Two objects are clearly visible in this Hubble image, shining brightly side-by-side. When they were first discovered in 1979, the objects were thought to be separate objects, but astronomers soon realized that these twins are too identical! They are close together, lie at the same distance from us, and have surprisingly similar properties. The reason they are so similar is not some bizarre coincidence. They are in fact the same object. They are a double quasar known as QSO 0957+561 (aka the Twin Quasar). It is among the oldest object we can see, just under 14 billion light-years from Earth. Quasars are the intensely powerful centers of distant galaxies.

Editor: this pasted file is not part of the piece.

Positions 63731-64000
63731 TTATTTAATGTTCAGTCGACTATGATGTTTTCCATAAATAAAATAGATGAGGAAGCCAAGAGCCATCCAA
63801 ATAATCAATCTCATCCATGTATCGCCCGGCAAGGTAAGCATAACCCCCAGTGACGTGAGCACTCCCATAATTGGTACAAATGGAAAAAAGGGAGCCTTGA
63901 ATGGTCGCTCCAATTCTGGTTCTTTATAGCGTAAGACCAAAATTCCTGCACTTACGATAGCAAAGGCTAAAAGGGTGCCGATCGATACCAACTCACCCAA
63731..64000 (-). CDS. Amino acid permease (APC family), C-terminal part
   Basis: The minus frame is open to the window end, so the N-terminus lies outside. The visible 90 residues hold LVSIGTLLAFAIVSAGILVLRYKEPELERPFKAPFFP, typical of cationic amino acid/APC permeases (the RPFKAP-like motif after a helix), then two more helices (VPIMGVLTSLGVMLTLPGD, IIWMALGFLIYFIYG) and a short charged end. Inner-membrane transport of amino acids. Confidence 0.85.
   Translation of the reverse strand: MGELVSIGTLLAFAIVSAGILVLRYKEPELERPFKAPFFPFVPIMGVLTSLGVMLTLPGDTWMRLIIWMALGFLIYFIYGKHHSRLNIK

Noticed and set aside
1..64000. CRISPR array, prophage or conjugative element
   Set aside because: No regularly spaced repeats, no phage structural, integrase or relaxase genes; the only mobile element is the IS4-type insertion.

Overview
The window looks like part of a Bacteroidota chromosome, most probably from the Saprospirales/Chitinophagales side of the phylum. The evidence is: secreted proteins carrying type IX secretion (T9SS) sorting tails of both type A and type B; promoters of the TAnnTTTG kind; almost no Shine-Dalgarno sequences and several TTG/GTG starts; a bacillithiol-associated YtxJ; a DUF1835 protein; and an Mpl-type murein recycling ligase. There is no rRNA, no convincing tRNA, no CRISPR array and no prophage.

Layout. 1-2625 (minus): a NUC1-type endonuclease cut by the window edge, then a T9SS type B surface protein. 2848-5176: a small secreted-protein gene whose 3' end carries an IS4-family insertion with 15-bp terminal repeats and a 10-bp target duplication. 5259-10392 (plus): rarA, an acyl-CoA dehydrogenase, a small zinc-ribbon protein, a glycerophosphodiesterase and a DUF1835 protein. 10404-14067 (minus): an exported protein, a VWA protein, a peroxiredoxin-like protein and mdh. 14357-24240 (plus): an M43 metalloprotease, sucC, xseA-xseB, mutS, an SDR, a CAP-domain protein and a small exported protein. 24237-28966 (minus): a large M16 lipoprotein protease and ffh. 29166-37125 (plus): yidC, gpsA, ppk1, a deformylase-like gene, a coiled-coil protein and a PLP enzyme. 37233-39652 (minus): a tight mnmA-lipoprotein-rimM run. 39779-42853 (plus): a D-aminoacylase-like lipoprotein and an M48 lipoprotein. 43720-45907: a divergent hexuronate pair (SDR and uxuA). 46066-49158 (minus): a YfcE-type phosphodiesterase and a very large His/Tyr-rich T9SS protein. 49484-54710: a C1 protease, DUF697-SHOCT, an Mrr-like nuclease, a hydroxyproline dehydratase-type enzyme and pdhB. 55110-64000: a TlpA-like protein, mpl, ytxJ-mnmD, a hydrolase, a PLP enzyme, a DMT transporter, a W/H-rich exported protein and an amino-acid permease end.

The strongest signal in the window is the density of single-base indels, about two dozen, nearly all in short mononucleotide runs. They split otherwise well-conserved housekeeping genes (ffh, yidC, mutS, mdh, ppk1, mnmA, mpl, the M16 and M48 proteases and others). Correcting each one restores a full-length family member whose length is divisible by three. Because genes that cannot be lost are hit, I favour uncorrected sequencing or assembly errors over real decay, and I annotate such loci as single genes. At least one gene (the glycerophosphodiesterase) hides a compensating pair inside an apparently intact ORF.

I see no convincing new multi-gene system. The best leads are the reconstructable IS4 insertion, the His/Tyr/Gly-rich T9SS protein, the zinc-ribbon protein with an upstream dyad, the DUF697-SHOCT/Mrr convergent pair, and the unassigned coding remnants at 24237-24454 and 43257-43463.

So, do we see this quasar twice?
Directly in our line of sight about 4 billion light-years from Earth is the huge galaxy YGKOW G1. This galaxy is gravitational lens, an object with a mass so great that it can bend the light from objects lying behind it. This phenomenon not only allows us to see objects that would otherwise be too remote, but also, in some instances, it allows us to see them twice. Along with the cluster of galaxies in which it resides, YGKOW G1 exerts an enormous gravitational force which affects the very space it sits in, warping and bending the environment and producing bizarre effects, such as this quasar double image.
Gravitational lensing is evidence for Einstein’s theory of general relativity. This theory had identified gravitational lensing as one of its observable effects, but until the discovery of these quasar “twins,” no such lensing had been observed since the idea was proposed in 1936.
Image Credit: NASA